DDRB report conclusions

Danny Mortimer

24 / 7 / 2015 3.20pm

Dear Colleague,

Following last week’s email on the range of issues raised in the health secretary’s speech on the government’s plans for the future of the NHS, the positive feedback highlighted that you’d welcome more detailed information on the proposals for contract reform. A week on from the announcements, I thought it would be timely to provide you with some additional information on the key conclusions from the Doctors’ and Dentists’ Review Body (DDRB) report that you may want to share with your boards.

DDRB observations on the consultant contract

  • Removal of the opt-out clause from the consultant contract, ending consultants’ option to refuse to work outside the normal working week except in emergencies

    While many doctors work during the evenings and weekends, the existence of the opt-out allows some senior doctors the unique opportunity to negotiate higher pay rates for undertaking non-emergency work out of hours. 

    The British Medical Association (BMA) accepted the removal of the opt-out subject to the introduction of appropriate safeguards, which included a contractual guarantee that no doctors would be required to work more than 13 weekends in a year or more than a 40 hour week without consent.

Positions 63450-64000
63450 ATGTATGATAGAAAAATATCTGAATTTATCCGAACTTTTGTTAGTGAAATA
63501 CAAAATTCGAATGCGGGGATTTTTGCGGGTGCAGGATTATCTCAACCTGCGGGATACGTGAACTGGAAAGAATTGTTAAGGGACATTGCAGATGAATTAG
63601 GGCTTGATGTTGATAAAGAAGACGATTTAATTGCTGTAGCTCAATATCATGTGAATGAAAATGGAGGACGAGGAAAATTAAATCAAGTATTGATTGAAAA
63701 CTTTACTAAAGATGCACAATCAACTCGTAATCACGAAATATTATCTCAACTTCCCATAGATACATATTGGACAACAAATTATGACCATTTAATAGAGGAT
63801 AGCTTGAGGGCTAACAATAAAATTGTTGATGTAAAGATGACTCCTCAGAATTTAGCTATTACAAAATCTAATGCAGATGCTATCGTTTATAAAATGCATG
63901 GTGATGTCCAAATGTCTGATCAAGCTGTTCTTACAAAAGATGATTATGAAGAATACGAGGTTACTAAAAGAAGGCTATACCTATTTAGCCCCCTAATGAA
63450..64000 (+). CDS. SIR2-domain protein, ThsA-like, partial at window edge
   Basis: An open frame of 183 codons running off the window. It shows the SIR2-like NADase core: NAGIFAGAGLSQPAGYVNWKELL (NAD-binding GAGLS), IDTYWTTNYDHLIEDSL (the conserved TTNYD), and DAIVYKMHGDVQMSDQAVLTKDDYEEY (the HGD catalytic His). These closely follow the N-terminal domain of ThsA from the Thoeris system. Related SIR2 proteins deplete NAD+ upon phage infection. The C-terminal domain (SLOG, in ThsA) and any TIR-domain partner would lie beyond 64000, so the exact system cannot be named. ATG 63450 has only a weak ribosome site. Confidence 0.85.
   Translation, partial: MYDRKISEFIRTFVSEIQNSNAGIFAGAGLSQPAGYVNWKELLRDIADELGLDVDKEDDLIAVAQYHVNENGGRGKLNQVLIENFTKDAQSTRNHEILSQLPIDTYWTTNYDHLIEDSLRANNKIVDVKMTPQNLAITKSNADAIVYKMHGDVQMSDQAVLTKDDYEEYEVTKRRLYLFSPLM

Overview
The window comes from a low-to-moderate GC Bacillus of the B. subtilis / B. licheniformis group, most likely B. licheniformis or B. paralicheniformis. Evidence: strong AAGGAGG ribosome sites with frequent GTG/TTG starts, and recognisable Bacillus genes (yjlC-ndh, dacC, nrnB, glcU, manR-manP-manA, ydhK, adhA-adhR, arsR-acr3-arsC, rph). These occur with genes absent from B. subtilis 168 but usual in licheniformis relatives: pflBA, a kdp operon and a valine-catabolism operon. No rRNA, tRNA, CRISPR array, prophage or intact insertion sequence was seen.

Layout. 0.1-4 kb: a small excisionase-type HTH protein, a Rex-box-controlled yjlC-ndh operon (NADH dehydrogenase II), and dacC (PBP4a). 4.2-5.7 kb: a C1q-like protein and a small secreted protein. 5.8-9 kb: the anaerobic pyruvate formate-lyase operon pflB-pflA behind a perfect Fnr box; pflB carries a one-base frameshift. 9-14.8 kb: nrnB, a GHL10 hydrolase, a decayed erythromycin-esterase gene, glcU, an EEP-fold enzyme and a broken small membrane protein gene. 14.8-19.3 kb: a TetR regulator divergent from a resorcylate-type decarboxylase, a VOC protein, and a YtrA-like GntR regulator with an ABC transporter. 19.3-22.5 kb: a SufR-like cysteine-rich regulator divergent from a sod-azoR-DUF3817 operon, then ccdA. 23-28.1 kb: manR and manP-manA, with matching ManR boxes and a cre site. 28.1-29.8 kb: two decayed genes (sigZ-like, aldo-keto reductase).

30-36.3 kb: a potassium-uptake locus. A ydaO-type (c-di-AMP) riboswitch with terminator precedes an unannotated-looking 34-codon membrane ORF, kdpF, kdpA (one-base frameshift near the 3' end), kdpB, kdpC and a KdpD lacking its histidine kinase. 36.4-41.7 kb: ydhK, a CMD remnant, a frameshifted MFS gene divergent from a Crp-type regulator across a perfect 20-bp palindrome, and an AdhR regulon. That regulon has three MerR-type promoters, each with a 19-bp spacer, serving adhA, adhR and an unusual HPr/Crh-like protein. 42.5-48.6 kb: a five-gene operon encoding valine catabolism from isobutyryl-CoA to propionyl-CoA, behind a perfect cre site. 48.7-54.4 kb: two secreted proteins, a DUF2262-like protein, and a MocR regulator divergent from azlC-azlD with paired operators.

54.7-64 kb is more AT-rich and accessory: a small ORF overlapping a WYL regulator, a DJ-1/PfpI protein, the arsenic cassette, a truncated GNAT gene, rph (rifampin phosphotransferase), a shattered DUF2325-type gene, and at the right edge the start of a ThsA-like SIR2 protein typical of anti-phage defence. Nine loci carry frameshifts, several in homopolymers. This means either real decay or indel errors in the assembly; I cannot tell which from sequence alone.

• Contractual safeguards to ensure hours and rest periods are maintained

    The DDRB agreed with our proposal for the inclusion of contractual safeguards. Extensive safeguards have been offered within an amended contract, supported by a new code of conduct and jointly agreed implementation guidance. These included:

    - a clear contractual prioritisation for patients according to clinical need
    - limits on working hours (standard 40 hours contract)
    - protections from excessive working out-of-hours (including weekend working limited to no more than 13 weekends in a year)
    - meaningful engagement prior to any service changes.
  • Reforming local clinical excellence awards as payments for achieving excellence

    Our proposals offered contractual performance payments for distribution at a local level on the basis of personal, team and organisational performance. These would be linked to objective based performance appraisal and the job planning process. The level of funding available to support this element of reward package would be in line with current arrangements.

    These proposals, developed as part of the negotiations, would put a stronger focus on achievement of the core, patient focused roles that are linked to organisational objectives. The DDRB has broadly endorsed the proposals, suggesting they are called payments for achieving excellence.
  • A separate payment for working unsocial hours

    Our proposals seek to limit the range of hours covered by the out-of-hours premium, to make wider service hours affordable in the long term. The challenge is to set the revised pay rates at a level that continues to incentivise and reward consultants working out-of-hours while remaining within the existing overall costs.

    Recommendations on the junior doctors contract
  • A new professional contract based on work schedules, work reviews and exception reporting and the end of banding payments